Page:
Speaking of the Weather, Let’s Talk About Death. ~ Claire Willis & Marnie Crawford Samuelson

Via Claire Willis & Marnie Crawford Samuelson
on May 6, 2014
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The majority of us invest more time planning our summer vacation than making plans for the later years of our life, or even the end of it.

Research shows that most of us would rather die at home (80%, or four out of five of us), but less than half of us actually will; among the many reasons why: We haven’t planned for it.

Many people don’t even believe that they will die! After all, we live in a youth-idealizing and death-defying (and denying) culture. And since many of us are concerned about worrying our families and loved ones with such a depressing topic, more than half the population never even share their concerns or make their wishes known.

Unfortunately, this silence around end-of-life planning creates conditions for disaster, both for ourselves and those close to us.

Without our guidance, family members and other loved ones  are left to second guess what kind of death we would have imagined or wanted, what medical interventions we would have welcomed or rejected, or the kind of memorial we would wished to have had. Imagine, if so courageous, family members in the ICU or emergency room, forced to decide whether or not to authorize a risky surgery, or choose to accept palliative care and let someone they love…go.

No wonder families find themselves in so much conflict around death and dying! Yet the end of our lives could be more hopeful.

What if we could find a way to close our lives with intention and meaning?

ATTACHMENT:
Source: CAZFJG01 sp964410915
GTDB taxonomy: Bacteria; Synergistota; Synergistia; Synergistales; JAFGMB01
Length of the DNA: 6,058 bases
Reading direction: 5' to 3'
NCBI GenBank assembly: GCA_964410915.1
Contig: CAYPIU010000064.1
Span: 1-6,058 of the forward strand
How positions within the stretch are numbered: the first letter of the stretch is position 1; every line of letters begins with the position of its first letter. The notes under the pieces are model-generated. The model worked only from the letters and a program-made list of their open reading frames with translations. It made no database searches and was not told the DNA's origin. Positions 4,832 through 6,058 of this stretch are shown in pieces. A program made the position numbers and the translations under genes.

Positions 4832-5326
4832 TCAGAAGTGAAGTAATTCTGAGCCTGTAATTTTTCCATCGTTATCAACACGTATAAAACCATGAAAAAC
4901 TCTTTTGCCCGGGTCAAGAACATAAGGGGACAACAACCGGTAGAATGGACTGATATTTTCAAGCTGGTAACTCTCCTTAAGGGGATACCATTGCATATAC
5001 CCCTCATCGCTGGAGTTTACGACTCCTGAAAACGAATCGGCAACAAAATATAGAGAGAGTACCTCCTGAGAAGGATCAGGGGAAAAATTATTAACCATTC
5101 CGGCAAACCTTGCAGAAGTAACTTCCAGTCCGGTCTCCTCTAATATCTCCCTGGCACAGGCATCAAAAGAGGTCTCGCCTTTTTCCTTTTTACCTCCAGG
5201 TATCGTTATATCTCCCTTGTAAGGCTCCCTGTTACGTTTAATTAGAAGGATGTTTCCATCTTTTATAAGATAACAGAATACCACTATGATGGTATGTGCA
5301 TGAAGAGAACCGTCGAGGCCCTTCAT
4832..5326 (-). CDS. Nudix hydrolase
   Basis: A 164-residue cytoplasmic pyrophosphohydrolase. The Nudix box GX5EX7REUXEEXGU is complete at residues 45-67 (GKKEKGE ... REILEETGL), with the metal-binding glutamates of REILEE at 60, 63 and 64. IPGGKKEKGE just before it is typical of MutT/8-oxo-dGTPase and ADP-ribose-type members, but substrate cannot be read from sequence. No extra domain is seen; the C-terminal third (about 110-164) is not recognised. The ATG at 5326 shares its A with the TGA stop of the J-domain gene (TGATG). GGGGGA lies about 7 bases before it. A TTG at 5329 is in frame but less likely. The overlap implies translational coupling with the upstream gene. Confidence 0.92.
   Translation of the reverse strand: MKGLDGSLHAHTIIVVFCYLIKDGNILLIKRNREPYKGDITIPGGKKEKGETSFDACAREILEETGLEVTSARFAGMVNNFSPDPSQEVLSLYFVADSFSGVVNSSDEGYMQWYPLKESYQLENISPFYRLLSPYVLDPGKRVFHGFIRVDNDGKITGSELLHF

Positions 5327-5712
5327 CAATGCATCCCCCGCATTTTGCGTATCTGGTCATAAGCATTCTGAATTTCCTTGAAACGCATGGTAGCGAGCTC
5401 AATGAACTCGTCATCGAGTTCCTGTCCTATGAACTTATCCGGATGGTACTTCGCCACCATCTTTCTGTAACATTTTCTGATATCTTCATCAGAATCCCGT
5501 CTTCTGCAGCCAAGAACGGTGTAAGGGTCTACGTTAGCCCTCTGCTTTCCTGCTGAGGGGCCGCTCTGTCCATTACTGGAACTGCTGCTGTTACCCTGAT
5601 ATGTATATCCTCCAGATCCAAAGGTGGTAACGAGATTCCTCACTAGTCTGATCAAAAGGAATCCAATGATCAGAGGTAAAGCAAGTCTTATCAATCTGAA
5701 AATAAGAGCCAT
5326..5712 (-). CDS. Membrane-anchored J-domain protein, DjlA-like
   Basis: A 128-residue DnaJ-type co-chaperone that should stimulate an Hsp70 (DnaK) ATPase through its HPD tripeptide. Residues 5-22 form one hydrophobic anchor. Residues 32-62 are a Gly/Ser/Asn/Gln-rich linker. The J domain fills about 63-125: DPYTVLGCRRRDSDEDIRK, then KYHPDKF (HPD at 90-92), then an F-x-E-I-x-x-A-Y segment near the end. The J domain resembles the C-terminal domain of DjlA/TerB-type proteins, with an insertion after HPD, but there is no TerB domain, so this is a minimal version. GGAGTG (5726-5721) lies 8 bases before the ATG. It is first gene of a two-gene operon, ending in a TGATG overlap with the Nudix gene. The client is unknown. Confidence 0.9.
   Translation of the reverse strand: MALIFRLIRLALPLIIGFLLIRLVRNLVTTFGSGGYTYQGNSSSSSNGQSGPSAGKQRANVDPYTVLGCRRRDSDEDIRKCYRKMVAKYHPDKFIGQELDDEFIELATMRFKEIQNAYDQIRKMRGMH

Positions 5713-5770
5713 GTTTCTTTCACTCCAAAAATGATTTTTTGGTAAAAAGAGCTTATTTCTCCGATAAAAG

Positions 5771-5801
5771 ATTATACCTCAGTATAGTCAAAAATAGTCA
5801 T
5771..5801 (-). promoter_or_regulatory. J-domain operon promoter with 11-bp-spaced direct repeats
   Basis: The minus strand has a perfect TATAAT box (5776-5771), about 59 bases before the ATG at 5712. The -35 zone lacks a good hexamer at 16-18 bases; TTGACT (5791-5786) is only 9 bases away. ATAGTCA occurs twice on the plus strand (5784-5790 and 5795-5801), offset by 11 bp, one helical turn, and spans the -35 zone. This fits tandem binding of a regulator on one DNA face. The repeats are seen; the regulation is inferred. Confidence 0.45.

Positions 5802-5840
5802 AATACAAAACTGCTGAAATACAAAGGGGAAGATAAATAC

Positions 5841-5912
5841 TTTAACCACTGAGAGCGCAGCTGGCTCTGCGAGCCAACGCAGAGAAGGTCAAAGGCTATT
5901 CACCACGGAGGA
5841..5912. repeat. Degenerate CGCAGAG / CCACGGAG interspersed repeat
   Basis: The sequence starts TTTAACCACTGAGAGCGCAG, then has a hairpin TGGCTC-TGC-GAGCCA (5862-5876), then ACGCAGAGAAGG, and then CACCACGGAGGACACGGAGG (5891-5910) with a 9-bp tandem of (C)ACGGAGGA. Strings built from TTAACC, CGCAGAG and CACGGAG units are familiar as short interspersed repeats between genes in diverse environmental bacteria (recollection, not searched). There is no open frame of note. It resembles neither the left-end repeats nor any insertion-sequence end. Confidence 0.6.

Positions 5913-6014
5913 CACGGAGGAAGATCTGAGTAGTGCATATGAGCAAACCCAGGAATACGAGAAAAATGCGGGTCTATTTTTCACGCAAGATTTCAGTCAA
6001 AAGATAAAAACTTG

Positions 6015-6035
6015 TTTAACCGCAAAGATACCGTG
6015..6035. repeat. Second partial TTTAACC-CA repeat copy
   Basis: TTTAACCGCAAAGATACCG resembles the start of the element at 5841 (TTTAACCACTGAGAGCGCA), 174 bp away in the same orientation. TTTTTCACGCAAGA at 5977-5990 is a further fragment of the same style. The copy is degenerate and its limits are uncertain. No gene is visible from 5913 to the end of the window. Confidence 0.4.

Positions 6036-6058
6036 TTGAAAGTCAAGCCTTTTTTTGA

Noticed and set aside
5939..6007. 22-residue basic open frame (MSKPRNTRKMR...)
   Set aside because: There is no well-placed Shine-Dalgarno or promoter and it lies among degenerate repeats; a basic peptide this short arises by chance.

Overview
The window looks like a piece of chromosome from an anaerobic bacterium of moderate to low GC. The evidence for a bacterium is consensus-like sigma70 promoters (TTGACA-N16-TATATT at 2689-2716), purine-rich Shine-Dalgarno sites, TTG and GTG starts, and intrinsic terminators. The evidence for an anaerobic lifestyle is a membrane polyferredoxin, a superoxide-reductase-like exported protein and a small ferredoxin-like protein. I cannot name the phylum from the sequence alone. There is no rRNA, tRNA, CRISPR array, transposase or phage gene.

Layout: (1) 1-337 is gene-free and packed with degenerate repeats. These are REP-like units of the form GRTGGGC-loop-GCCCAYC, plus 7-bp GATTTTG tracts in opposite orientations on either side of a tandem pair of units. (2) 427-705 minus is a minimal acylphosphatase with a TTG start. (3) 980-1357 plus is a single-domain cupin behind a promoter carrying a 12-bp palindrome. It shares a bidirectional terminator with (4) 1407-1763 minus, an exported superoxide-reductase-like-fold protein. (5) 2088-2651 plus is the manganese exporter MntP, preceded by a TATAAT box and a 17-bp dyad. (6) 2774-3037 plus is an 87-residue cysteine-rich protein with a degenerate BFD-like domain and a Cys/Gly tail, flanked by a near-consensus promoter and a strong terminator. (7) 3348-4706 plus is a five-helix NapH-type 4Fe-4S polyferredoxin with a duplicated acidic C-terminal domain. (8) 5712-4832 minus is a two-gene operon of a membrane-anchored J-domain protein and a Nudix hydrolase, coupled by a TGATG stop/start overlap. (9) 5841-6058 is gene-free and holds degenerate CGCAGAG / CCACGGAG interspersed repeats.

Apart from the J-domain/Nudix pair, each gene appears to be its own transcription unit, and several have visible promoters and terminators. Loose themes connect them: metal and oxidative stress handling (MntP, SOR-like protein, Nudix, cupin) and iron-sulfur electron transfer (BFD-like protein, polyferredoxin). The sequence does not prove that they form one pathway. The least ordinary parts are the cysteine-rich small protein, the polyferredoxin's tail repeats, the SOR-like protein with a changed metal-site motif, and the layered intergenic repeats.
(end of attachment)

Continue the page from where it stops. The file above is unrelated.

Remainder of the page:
What if we could have important conversations with our family now, using our clearest voices possessed in our still sound mind and bodies?

It’s not too soon to start.

Public forums for important and needed conversations about the end of life and dying are starting to emerge all over the country. Death Cafes, where groups of people of all ages meet to chat about death over coffee and cake, are an example of the growing need people have to gather and confront the big topic that we so often avoid.

The Death Cafes are not intended to lead participants to conclusions or specific courses of action. Rather, they offer an open, respectful and confidential space where people can both express and explore their views. No bells or whistles! Just death!

Another public forum is The Conversation Project, founded by Pulitzer Prize winner Ellen Goodman. It is a national campaign dedicated to helping people talk about their wishes for end-of-life care, and the goal of TCP is that everyone’s wishes for end-of-life care are expressed and respected.

A “Starter Kit” is offered as a download on the site and provides everything one would need to start the conversation. Ellen is quick to say that regardless of one’s life circumstances, whether someone is young, old, sick or healthy, “…death and dying is a subject that is too often delayed—until it is too late.” Guidelines for starting a death café are available online.